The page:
Then we can go onto Twitter or Facebook, or the social media of our choice, and look at more “news,” this time especially tailored to our interests and tastes, all due to the benevolent omniscience of social media algorithms, and find validation and pseudo connection with those who agree with us while bullying and scorning those who don’t.

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Meanwhile, now slips away, a moment at a time, that elusive interval between past and present, tiny as a thimble, large as the cosmos, and we never see the subtle shimmer of its passing because we’re deafened and blinded, overwhelmed and staggering in the clamor of technology, external racket and internal tumult.

Last night, as I sat, I remembered an old Zen story about an empty cup, and I thought I would look it up. How I could write a post about emptiness and the peace of wordlessness? It’s strange to be a writer and also feel occasionally hostile to the squawking of words.

The new year is a traditional fresh start, and everything I see and hear tells me in order to make a fresh start I should take more on. Ten ways to be more positive, seven foods to eat for better sex, six ways to stop smoking, twelve ways to stick to a workout routine, eight foods to eat for weight loss, twenty must-have beauty products for a new me!

There are people who write and talk about simplifying, unplugging, decluttering and just breathing, but there’s a lot of resistance. Many of us say we want our lives to work better, but when it comes down to actually making it so the sacrifices are too great.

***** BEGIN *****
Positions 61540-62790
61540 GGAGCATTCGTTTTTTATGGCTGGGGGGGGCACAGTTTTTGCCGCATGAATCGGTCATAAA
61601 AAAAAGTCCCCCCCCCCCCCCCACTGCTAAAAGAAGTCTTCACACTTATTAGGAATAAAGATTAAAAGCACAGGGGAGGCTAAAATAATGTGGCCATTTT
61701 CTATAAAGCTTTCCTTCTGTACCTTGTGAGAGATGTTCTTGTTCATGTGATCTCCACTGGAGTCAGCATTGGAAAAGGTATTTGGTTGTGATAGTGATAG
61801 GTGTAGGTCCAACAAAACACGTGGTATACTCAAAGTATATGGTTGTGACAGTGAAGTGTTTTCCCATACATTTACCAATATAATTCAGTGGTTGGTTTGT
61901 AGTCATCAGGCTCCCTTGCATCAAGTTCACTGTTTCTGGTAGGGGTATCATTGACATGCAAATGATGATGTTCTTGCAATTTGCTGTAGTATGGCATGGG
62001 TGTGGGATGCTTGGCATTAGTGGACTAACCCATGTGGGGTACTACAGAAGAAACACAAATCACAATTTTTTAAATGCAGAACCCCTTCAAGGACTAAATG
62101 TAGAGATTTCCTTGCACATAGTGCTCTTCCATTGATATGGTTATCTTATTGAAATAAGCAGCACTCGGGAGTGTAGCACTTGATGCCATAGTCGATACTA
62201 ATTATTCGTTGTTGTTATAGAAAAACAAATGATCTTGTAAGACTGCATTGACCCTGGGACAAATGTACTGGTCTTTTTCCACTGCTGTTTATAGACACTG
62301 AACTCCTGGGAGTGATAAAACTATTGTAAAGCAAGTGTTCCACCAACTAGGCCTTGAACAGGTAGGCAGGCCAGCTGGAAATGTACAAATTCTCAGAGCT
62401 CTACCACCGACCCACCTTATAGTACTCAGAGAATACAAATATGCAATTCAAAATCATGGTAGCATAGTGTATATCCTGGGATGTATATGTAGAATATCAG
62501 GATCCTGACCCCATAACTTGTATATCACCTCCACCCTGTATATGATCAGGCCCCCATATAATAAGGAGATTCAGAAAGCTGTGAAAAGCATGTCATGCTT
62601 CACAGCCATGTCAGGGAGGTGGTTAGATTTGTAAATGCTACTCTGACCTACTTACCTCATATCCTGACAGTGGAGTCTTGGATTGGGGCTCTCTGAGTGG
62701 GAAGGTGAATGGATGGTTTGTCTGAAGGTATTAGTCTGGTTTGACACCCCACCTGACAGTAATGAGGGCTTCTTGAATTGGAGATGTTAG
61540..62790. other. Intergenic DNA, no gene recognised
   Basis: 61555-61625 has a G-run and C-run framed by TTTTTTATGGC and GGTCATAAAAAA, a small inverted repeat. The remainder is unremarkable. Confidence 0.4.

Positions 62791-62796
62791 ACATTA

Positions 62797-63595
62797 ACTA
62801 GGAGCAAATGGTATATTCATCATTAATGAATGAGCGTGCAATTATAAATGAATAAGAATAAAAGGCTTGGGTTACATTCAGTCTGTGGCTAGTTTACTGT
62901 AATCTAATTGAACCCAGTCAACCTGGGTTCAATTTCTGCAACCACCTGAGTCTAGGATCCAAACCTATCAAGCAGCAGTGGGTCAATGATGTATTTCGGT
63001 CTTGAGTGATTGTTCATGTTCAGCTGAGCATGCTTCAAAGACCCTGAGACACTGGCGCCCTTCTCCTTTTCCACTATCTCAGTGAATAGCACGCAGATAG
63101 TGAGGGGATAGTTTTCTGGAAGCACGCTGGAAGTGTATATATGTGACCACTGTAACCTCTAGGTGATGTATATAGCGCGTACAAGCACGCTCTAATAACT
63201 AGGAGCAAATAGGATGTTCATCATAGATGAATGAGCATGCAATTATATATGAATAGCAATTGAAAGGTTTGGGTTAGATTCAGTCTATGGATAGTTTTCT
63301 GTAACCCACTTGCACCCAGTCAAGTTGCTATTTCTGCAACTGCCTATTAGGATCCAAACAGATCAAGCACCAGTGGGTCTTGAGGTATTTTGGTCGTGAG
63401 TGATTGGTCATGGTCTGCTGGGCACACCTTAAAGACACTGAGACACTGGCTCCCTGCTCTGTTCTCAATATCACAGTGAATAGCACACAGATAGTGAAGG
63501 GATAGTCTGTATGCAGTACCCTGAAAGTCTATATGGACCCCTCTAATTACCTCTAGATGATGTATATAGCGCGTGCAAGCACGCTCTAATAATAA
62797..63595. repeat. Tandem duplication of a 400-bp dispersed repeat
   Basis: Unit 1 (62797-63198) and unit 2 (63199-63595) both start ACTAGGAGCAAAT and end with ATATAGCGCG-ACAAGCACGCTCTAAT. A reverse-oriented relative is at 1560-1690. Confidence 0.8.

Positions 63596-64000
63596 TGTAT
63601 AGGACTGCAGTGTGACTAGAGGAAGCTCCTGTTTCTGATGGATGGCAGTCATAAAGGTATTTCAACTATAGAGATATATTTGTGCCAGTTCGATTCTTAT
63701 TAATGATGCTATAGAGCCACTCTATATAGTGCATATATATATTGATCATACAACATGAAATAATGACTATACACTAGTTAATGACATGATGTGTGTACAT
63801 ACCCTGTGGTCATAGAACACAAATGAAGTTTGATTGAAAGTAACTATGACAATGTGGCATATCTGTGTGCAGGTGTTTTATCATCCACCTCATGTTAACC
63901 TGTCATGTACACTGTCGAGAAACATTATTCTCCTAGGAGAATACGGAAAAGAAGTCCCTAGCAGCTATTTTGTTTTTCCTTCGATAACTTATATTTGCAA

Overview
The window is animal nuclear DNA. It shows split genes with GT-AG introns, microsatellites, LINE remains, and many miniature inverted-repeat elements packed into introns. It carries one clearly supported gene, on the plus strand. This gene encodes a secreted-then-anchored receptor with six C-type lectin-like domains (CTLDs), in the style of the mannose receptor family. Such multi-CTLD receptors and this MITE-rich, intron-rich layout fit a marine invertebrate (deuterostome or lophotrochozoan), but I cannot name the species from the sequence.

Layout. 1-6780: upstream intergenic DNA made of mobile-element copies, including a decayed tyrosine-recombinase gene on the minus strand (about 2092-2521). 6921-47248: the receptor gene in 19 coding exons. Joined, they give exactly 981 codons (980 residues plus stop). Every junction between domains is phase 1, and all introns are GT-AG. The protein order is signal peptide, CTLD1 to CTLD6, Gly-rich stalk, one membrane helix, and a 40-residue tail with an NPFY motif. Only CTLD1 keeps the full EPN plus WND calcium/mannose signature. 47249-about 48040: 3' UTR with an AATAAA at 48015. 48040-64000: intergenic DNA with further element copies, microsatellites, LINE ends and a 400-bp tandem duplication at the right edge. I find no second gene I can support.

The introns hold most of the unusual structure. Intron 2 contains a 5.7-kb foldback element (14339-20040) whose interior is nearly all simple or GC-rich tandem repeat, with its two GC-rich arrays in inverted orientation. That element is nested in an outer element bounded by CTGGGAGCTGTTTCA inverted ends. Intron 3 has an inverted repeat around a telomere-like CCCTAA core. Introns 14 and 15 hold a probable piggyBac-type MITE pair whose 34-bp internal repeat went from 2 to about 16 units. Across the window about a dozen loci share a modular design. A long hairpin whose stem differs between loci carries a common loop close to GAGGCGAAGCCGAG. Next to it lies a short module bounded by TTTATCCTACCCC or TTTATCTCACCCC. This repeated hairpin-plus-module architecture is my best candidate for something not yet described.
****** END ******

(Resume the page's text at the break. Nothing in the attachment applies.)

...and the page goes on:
Except on the other side of sacrifice is relief, and freedom and the peace of now. It’s just that we never get there!

So, this year perhaps we could empty our cups, just a little, and make room for sun flood and starlight, for bird trill and laughter. We could empty our cups enough for heartbeat and a deep breath, enough to grow feathers and learn to fly. We could give ourselves space for questions, curiosity and tender new shoots of growth. We could give ourselves room to kiss our own shoulders, take our own hands and listen to the whispering of our hearts.

May your cup have room in it for a joyous new year, my friends.

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A student came to a renowned master to inquire about Zen. The master served tea, pouring it into the student’s cup. When the cup was full he kept right on pouring, and the tea spilled down the sides of the cup onto the table and the floor.

The student watched in consternation, protesting at last. “Stop! The cup is full! No more will go in!”

“You are like this cup,” said the master. “You’re full. How can I teach you Zen unless you empty your cup?”

(This is a classic Zen story and there are hundreds of versions, both in print and on line. It’s usually titled A Cup Of Tea, or similar. The book in my hand is Zen Flesh Zen Bones, a collection compiled by Paul Reps.)

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Jennifer Rose